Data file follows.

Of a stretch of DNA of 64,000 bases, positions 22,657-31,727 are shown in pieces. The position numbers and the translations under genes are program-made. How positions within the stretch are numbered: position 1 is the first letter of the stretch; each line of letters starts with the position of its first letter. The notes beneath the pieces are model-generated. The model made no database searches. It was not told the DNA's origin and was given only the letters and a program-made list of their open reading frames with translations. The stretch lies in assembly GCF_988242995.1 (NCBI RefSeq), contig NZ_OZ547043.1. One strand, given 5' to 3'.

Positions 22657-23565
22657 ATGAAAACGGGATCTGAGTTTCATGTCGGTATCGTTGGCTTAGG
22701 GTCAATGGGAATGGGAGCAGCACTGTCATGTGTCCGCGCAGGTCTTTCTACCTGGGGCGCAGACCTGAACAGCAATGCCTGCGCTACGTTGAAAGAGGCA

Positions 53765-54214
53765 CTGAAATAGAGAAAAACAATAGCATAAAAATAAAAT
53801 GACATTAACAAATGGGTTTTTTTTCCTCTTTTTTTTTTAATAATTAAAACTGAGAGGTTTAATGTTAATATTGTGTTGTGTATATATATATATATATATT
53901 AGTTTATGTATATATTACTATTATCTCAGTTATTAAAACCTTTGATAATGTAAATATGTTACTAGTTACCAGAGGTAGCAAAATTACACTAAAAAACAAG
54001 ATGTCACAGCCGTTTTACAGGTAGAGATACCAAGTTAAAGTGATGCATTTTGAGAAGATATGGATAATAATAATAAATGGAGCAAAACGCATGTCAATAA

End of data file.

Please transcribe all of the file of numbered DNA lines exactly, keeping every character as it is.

Of a stretch of DNA of 64,000 bases, positions 22,657-31,727 are shown in pieces. The position numbers and the translations under genes are program-made. How positions within the stretch are numbered: position 1 is the first letter of the stretch; each line of letters starts with the position of its first letter. The notes beneath the pieces are model-generated. The model made no database searches. It was not told the DNA's origin and was given only the letters and a program-made list of their open reading frames with translations. The stretch lies in assembly GCF_988242995.1 (NCBI RefSeq), contig NZ_OZ547043.1. One strand, given 5' to 3'.

Positions 22657-23565
22657 ATGAAAACGGGATCTGAGTTTCATGTCGGTATCGTTGGCTTAGG
22701 GTCAATGGGAATGGGAGCAGCACTGTCATGTGTCCGCGCAGGTCTTTCTACCTGGGGCGCAGACCTGAACAGCAATGCCTGCGCTACGTTGAAAGAGGCA

Positions 53765-54214
53765 CTGAAATAGAGAAAAACAATAGCATAAAAATAAAAT
53801 GACATTAACAAATGGGTTTTTTTTCCTCTTTTTTTTTTAATAATTAAAACTGAGAGGTTTAATGTTAATATTGTGTTGTGTATATATATATATATATATT
53901 AGTTTATGTATATATTACTATTATCTCAGTTATTAAAACCTTTGATAATGTAAATATGTTACTAGTTACCAGAGGTAGCAAAATTACACTAAAAAACAAG
54001 ATGTCACAGCCGTTTTACAGGTAGAGATACCAAGTTAAAGTGATGCATTTTGAGAAGATATGGATAATAATAATAAATGGAGCAAAACGCATGTCAATAA